Understanding Supernova Remnants as populations

Supernova remnants are the final act in the life of a massive star which ends with a violent explosion. They consist of the material released during the stellar explosion, which is traveling with supersonic speeds in the interstellar space.

The supernova remnant ΙC435 which has an age of ~25,000 to 30,000 years. The image has been obtained at Skinakas Observatory. 

Supernova remnants play a major role in the galactic ecosystem by transferring the heavy elements that are formed in the cores of their progenitor stars into the interstellar space. In addition, their shock waves interact with the surrounding interstellar material and they heat it. Therefore, the study of the populations of supernova remnants in our Galaxy, and in other nearby galaxies gives us crucial information on the effect of dying stars in the interstellar medium. A tool that is used to describe the populations of supernova remnants is the distribution of their luminosity in different spectral lines or bands of the electromagnetic spectrum. Owing to sensitive instruments and large-scale surveys such data are becoming available for increasingly more galaxies.

A work published in the Monthly Notices of the Royal Astronomical Society, led by Dr. Maria Kopsacheili, member of the Institute of Astrophysics, presented the first such model. Other authors of this work are Dr. Ioanna Leonidaki, postdoctoral fellow at the Institute, and Prof. Andreas Zezas, affiliated faculty member. This work presents a framework for calculating theoretical luminosity distributions of the Hα emission of supernova remnants, but also joint distributions of the Hα and the [SII]λλ6716,6735 A lines.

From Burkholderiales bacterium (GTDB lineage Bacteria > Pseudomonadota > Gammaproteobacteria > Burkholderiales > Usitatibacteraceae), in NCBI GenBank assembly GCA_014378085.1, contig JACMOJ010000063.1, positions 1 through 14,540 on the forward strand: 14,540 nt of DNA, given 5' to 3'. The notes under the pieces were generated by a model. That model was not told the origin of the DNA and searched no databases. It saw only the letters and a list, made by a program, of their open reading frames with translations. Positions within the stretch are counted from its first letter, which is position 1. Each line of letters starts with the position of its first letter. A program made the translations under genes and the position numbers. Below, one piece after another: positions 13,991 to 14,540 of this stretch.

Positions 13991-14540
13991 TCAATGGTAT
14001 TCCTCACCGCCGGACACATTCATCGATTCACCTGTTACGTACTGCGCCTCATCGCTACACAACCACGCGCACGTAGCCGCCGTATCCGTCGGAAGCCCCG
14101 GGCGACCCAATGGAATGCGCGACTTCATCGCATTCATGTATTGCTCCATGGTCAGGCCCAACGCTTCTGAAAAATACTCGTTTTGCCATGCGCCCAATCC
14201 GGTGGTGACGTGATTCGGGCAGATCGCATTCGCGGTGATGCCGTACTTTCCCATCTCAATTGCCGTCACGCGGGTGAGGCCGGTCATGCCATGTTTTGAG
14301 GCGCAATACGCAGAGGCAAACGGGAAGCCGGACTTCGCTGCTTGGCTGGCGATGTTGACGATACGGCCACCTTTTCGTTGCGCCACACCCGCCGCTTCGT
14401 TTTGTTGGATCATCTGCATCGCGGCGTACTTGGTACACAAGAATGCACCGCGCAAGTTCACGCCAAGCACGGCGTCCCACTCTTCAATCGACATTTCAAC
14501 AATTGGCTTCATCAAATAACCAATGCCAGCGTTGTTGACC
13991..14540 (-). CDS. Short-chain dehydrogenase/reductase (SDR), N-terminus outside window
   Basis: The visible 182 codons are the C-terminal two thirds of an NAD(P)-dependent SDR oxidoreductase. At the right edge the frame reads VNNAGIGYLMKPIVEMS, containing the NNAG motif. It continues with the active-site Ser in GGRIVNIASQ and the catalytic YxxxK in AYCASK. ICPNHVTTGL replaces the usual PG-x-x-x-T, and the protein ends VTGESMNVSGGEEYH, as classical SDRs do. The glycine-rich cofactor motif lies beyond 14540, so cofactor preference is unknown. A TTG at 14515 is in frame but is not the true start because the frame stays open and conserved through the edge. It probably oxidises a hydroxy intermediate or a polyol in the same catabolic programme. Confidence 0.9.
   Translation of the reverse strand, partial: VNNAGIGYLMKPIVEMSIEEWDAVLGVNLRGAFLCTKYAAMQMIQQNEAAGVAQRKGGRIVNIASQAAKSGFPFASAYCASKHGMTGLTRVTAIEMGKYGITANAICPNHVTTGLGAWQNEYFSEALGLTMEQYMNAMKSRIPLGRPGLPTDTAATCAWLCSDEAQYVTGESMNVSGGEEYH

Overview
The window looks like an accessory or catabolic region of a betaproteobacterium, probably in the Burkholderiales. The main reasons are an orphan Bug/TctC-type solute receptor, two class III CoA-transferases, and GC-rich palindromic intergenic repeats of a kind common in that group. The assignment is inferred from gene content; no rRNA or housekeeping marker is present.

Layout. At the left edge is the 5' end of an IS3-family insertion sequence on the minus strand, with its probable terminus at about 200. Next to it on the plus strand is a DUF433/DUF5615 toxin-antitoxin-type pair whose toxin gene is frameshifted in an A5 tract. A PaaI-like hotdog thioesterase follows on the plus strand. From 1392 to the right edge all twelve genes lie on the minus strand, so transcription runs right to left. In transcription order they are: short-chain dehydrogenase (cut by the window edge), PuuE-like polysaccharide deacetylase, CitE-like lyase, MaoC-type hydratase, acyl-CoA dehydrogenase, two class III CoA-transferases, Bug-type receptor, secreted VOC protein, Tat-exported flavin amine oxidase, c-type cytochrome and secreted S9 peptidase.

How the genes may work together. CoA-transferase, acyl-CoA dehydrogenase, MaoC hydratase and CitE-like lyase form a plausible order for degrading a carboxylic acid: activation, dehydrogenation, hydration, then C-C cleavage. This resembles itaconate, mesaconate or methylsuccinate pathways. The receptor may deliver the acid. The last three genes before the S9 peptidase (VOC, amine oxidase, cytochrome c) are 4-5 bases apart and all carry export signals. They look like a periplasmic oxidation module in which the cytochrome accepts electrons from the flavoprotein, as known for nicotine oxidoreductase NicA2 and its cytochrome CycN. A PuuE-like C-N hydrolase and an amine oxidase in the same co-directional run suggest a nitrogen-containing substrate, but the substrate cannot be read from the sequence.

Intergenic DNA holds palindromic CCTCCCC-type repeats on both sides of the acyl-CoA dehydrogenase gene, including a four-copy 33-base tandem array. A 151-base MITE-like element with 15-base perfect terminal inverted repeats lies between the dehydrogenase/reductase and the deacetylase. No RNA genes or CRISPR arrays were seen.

Comparison of the Hα (left) and the joint Hα-[SII]λλ6716,6735 A (right) luminosity functions of SNRs based on the theoretical models (blue histogram) with the measured luminosity function of SNRs observed in nearby galaxies (red line, Kopsacheili et al. 2021).  The two histograms correspond to models calculated for interstellar medium with mean density of 10 cm^-3 and 2 cm^-3 respectively.    


The modeled distributions show remarkable agreement with those observed in nearby galaxies. This methodology provides a powerful tool for modeling the populations of supernova remnants, understanding their complex evolution in the context of their surrounding material, and calculating the total kinetic energy that is injected into the interstellar medium, a key element for models of galaxy evolution.


  • "Optical emission-line luminosity function models for populations of supernova remnants", Κopsacheili M., Zezas A., & Leonidaki I., 2022, MNRAS, 514, 3260
  • "The supernova remnant populations of the galaxies NGC 45, NGC 55, NGC 1313, NGC 7793: luminosity and excitation functions", Κopsacheili M., Zezas A., & Leonidaki I., 2021, MNRAS, 507, 6020